Wednesday, July 3, 2013

Unearthed: Rawhide Kid#94

Having invoked Larry Lieber's Rawhide Kid two days ago, I feel the need to examine some of his work a little more closely - especially for the benefit of those of you who haven't read his Rawhide Kid stories; so, let's turn back time to 1971 and "Day of the Outcast," written and drawn by Larry Lieber.

"Don't make me slap leather!" Rawhide declares on the cover; he must have had premonitions of being written by Ron Zimmerman. One is quickly drawn to the African-American cowboy on the right - definitely an unusual sight in popular fiction, especially in 1971. To remind you a little about how comic books were at the time, Larry's brother Stan had developed numerous major black characters in his Marvel titles of the day: Gabe Jones, Black Panther, Bill Foster, Joe Robertson, the Falcon; Stan had affected some genuinely thoughtful stories about race in the 1960s (Daredevil#47's "Brother, Take My Hand" and Avengers#32's "The Sign of the Serpent"). In just a few months, Luke Cage: Hero for Hire would become Marvel's first black hero with his own book (followed by Gunhawks, another problematic Marvel western series). Given the standards brother Stan had raised, one would expect something of a smiliar stature, based on the cover.

Am I spoiling the journey by telling you right now, this book does not deliver?

We open on a typically pastoral western scene as Rawhide Kid sees a man thrown from his horse. The ever-helpful Kid rides up to assist the stranger, but the fallen man - Rafe Larsen, the black man from the cover - recognizes him as a famous outlaw and comes up from the ground swinging, assuming Rawhide is trying to rob him. Rawhide hits him back, then asks, "why it's so hard for you to believe that I only wanted to help you?" Rafe answers, "Because yore white -- and I'm black!" Rafe proceeds to lecture Rawhide about how the Civil War ended slavery, but not oppression. "I've been freed -- but not from hate, bigotry, and cruelty!" In flashbacks, we see white men firing their guns at Rafe's feet to make him dance; he resolves to carry his own guns and practices until he's a perfect shot. "From here on out, men will call Rafe Larsen 'Mistuh!'"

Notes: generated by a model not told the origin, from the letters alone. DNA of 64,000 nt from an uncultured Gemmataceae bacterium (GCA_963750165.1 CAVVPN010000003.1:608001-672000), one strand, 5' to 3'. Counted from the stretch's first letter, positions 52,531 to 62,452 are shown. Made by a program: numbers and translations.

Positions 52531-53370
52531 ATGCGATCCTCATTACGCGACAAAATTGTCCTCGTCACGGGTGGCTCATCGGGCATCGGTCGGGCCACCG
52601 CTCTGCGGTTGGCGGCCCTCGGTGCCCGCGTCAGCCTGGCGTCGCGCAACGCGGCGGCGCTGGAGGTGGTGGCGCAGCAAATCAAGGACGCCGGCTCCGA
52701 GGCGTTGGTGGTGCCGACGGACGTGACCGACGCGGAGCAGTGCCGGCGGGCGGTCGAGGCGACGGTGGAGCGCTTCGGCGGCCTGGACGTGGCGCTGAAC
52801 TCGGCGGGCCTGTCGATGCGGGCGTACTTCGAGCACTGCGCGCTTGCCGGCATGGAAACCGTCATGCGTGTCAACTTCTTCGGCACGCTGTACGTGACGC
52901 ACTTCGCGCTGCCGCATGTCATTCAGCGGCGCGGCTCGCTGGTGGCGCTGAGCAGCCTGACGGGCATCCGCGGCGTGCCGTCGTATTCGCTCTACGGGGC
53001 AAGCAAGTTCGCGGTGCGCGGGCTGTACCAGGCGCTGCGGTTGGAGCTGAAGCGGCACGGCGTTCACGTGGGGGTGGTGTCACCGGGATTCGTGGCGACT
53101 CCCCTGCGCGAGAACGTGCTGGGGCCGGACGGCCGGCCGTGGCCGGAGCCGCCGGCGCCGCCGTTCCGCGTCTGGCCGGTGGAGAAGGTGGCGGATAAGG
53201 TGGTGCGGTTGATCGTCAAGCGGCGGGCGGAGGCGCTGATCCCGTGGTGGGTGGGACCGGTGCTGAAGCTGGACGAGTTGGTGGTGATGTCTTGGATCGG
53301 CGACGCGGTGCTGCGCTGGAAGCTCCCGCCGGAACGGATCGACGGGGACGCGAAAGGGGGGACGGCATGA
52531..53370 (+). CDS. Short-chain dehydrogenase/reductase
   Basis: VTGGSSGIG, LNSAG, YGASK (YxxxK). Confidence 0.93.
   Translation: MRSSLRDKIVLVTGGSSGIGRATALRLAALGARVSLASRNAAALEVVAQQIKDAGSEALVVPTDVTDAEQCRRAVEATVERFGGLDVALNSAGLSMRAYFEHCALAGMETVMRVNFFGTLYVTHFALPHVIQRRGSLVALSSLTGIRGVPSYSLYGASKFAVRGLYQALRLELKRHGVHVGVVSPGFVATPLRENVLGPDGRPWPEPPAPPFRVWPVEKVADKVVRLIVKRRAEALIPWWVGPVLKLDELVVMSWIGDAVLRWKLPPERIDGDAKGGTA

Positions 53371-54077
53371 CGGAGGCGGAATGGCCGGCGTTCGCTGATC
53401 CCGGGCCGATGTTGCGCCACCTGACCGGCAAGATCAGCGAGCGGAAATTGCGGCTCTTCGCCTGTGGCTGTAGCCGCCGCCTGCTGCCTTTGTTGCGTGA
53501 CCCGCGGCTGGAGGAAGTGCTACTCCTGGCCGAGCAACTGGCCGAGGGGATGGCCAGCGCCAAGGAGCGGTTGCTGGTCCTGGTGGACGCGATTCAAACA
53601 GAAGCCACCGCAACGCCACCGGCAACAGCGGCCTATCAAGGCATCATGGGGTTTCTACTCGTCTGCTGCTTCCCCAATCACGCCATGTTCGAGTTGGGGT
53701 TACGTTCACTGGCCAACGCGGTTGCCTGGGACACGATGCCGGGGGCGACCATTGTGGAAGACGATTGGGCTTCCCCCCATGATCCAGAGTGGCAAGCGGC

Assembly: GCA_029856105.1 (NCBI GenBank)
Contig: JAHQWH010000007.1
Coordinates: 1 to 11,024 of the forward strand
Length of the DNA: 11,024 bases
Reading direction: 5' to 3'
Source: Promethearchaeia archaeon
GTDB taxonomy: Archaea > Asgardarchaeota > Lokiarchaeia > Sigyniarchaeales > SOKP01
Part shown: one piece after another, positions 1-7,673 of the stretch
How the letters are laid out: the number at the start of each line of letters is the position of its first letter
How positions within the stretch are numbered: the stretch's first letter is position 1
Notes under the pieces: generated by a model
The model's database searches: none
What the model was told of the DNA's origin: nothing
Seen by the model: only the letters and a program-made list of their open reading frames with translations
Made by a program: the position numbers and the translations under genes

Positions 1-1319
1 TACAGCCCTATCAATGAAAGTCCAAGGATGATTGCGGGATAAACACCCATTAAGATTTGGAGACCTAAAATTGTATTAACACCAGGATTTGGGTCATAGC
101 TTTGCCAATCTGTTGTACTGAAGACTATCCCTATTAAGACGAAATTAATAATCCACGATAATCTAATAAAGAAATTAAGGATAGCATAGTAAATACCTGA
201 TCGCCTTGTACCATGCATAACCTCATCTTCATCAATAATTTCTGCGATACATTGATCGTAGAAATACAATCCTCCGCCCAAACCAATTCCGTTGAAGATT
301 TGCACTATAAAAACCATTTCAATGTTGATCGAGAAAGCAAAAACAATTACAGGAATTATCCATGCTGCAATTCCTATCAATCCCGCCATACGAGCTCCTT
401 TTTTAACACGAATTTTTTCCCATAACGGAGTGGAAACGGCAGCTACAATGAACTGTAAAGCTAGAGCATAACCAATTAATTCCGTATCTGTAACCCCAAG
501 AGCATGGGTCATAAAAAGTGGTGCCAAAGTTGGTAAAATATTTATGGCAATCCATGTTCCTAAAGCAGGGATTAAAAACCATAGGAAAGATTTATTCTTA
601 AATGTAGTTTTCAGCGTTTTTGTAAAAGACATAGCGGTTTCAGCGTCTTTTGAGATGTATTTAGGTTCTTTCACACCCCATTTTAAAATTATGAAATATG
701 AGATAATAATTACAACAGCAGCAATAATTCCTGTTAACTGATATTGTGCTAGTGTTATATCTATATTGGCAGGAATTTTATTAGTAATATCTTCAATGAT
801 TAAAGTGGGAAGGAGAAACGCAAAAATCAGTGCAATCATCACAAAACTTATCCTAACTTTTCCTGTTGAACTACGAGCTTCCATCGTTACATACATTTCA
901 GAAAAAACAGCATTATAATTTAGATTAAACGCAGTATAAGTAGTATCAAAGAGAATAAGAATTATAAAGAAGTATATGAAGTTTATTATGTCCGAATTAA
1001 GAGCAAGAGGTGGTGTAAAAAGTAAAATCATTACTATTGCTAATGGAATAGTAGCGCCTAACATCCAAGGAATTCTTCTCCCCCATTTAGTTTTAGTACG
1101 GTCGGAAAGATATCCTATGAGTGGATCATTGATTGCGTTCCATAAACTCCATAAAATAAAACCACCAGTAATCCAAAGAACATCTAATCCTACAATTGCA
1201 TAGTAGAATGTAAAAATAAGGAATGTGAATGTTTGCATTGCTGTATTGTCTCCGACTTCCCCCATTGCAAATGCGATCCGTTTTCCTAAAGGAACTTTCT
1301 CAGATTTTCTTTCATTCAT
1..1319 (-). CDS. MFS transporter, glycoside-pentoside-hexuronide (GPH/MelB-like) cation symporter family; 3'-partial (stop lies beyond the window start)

Hearing Rafe is bound for Paradise Flats, Rawhide asks to accompany him but Rafe still sees no reason to trust him. "Yore still a white man! And I don't trust white men!" Riding into Paradise Flats, Rafe immediately draws attention from the locals; three of them demand Rafe drop his guns. "If yuh want muh hardware, try takin' it," Rafe rejoins. Rafe shoots at all three men, killing one and blasting the guns from the hands of the other two (a typical comic book western hero trick). Witnesses affirm to the sheriff how Rafe wasn't the one who started the fight, but the sheriff suggests Rafe should abandon his guns all the same. Rafe ignores the advice; the two surviving men begin plotting their revenge.

Rafe enters a hotel where a clerk declares he "won't rent to black men!" Rafe points a gun at the clerk until he supplies him with a room. The two stray gunmen set out and murder a man who just won a poker game; they take his money and watch, plant just the watch in Rafe's hotel room and claim to the sheriff they saw Rafe murder the man. The sheriff searches Rafe's room and finds the watch; he demands Rafe turn himself in, but Rafe leaps out the window and runs for his horse. Just then, Rawhide comes into town (it's not clear why he fell hours behind Rafe). Rawhide has no idea what's going on, but decides "Runnin' away won't help you!" So he shoots Rafe's guns out of his hands and lets the sheriff arrest him.